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Ye Vagabonds Ye Vagabonds
Album: The Hare's Lament
Label: River Lea
Tracks: 10

Irish duo Ye Vagabonds comprises brothers Diarmuid and Brían MacGloinn, who hail from the town of Carlow. In 2012 they moved up to Dublin, where they very quickly became habitués of the city’s vibrant live music and session scene (which has latterly also spawned Lankum and Lisa O’Neill, by the way). They released their accomplished eponymous debut album in the autumn of 2017, and it was acclaimed by cognoscenti of Irish music as a masterly set, lovingly authentic with its musically often understated yet still sharply idiomatic expression of the historic traditions of the lads’ native land. For their second album, Brían and Diarmuid have once again drawn on these traditions, brilliantly reinvigorating them by invoking fresh and unfamiliar perspectives whereby resonances of contemporary issues are carried within, or arise naturally from, the situations and narratives of the songs. The word “perspective” can also denote a viewpoint of course, and in this respect it’s indicative that both On Yonder Hill and The Hare’s Lament itself are told from the creature’s point of view and not that of the hunters.

With the brothers’ above-mentioned philosophy in mind, it’s absolutely fitting, then, that Ye Vagabonds’ second album should be the third release on the new River Lea label, the Rough Trade subsidiary with a comparable mission statement that has already won accolades for its first two releases, by singer Lisa O’Neill and Scottish smallpiper Brighde Chaimbeul (the latter also guesting here for Brían and Diarmuid, incidentally).

For all that the brothers are augmented (albeit selectively) by four guest musicians (whose ranks also include fiddle player Jesse Smith), there’s no loss of intimacy to their recordings, which feature compellingly close-knit sibling harmonies to die for as well as their own sublimely minimal instrumental accompaniment (bouzouki, guitar, mandolin, fiddle and harmonium). Their very restraint may seem worlds away from the raw, full in-yer-face delivery of Lankum, say, but they share a common respect for, and understanding of, their musical and cultural heritage, and their music could be described as a quieter kind of exhilarating, a different kind of earthily primal. In addition, the brothers and their guest musicians together conjure a really powerful sense of history and atmosphere through elements such as the wonderfully mournful fiddle playing on Seven Little Gypsies, and the telling use of harmonium (On Yonder Hill and the chords forming the prelude to Willie O’ Winsbury). And they readily acknowledge that the singing of Len Graham and Joe Holmes, a combination of unison and harmony, has provided much inspiration for their own style (you can hear it on their recording of the album’s title song).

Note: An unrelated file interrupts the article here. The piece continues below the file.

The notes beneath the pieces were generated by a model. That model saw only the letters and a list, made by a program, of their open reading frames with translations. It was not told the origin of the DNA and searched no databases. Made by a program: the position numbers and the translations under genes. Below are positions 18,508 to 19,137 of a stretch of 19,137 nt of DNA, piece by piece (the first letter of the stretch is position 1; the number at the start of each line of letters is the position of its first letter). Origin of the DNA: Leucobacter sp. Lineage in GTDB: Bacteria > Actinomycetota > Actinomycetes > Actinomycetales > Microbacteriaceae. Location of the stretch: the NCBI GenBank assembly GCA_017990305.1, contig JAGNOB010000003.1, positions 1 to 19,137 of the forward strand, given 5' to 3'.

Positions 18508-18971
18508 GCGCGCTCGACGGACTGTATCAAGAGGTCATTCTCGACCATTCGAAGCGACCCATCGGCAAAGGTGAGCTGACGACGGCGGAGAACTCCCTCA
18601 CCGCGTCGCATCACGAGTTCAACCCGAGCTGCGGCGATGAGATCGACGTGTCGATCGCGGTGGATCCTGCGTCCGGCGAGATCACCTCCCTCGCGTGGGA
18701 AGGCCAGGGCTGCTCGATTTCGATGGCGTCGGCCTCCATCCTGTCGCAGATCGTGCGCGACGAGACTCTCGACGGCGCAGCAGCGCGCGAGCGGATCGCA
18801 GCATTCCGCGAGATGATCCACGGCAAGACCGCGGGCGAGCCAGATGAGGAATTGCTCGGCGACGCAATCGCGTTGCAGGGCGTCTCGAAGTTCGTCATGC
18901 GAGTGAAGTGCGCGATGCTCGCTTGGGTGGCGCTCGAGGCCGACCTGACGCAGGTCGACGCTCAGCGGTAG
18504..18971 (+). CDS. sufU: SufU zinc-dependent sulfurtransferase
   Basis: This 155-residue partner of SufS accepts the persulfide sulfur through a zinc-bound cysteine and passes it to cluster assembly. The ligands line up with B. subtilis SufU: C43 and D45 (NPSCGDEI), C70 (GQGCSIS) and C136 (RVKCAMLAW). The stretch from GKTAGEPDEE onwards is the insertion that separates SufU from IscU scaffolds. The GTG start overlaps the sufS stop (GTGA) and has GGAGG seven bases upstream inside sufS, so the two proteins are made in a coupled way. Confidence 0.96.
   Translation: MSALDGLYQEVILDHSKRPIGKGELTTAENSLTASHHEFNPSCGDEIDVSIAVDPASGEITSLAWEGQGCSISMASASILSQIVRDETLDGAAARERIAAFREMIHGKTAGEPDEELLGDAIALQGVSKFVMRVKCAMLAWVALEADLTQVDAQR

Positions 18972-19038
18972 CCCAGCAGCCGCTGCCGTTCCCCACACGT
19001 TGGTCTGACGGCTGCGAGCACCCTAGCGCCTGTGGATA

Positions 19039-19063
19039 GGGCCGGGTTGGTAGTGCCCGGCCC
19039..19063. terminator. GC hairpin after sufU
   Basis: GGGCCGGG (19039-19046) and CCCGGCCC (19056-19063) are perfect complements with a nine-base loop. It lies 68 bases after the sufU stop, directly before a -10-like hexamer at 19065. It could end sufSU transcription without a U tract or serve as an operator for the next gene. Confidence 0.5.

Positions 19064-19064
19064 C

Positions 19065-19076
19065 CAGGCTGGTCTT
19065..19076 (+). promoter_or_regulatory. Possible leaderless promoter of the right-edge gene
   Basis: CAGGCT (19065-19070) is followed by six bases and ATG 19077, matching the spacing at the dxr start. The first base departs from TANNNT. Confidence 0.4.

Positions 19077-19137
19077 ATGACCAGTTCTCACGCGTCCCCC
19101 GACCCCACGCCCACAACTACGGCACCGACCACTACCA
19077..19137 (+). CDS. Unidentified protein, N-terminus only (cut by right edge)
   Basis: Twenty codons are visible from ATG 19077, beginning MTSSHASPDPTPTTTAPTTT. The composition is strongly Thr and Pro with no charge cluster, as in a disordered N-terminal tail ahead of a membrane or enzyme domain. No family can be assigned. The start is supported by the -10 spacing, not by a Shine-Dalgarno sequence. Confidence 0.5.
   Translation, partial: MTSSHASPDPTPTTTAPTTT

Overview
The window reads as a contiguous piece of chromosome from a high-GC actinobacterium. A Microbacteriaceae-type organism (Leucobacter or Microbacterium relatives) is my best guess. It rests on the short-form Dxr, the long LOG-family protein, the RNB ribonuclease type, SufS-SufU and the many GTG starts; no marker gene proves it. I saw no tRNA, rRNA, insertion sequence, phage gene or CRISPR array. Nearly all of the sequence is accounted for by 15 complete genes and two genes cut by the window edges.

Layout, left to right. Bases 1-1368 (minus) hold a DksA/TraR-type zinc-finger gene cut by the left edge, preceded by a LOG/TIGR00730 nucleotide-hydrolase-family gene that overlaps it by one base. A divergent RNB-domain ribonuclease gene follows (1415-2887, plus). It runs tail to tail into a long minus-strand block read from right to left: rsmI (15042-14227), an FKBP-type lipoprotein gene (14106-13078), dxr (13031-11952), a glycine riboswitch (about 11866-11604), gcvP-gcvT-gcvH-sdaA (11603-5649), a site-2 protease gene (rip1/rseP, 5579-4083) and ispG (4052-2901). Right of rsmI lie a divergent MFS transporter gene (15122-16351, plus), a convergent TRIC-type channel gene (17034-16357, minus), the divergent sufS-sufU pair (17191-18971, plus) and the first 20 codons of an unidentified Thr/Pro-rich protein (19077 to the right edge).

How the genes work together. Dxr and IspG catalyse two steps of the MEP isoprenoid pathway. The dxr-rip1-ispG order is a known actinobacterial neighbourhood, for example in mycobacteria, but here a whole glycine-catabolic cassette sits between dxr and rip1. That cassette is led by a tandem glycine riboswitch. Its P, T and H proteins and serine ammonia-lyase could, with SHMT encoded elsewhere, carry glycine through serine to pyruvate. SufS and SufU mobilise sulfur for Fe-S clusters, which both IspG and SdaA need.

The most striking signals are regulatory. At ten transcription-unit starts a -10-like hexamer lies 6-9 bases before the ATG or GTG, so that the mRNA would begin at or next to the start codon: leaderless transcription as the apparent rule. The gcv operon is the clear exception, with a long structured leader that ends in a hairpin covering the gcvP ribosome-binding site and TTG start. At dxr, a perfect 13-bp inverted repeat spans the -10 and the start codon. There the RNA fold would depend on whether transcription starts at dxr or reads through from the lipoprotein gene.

The brothers’ chosen repertoire is enlightening too, even for those song specialists who might think they’ve heard the “last word” on any given song! Brían’s very helpful booklet notes provide much vital detail regarding the singers from whose recordings Brían and Diarmuid gleaned the songs. No fewer than three of the album’s songs were learned from Róise na nAmhrán, a singer from Arranmore island in Co. Donegal who was recorded for Radio Éireann in 1953, and these prove real discoveries. The version of Seven Little Gypsies derives from that sung by Paddy Doran, but some of the oddities in his words have been further adapted by the brothers. The Foggy Dew is done here in an ambiguous, slightly abridged version that comes from A.L. Lloyd by way of Mick O’ Grady.

A particularly interesting inclusion is Siún Ní Dhuibhir, a song from around Donegal, which the brothers learned from a recording of their grandfather Barney Beag Gallagher, whom they had neither met nor heard sing until Brían was alerted to the existence of recordings while on work experience at the Irish Traditional Music Archive. The album closes with a take on Willie O’ Winsbury that audibly owes much to the seminal recordings by Anne Briggs and especially Andy Irvine and, though well sung and arranged, doesn’t make quite as much headway in the individuality stakes perhaps. Another very much Irvine-inspired moment earlier on the album is when The Hare’s Lament breaks off into a hectic Macedonian horo (with the help of whistle virtuoso John Flynn). But such isolated gestures aside, the MacGloinn brothers are very much their own as keen, distinctive and natural interpreters of the Irish tradition, and The Hare’s Lament is another singularly accomplished set which confirms their status as very much an act to watch.

David Kidman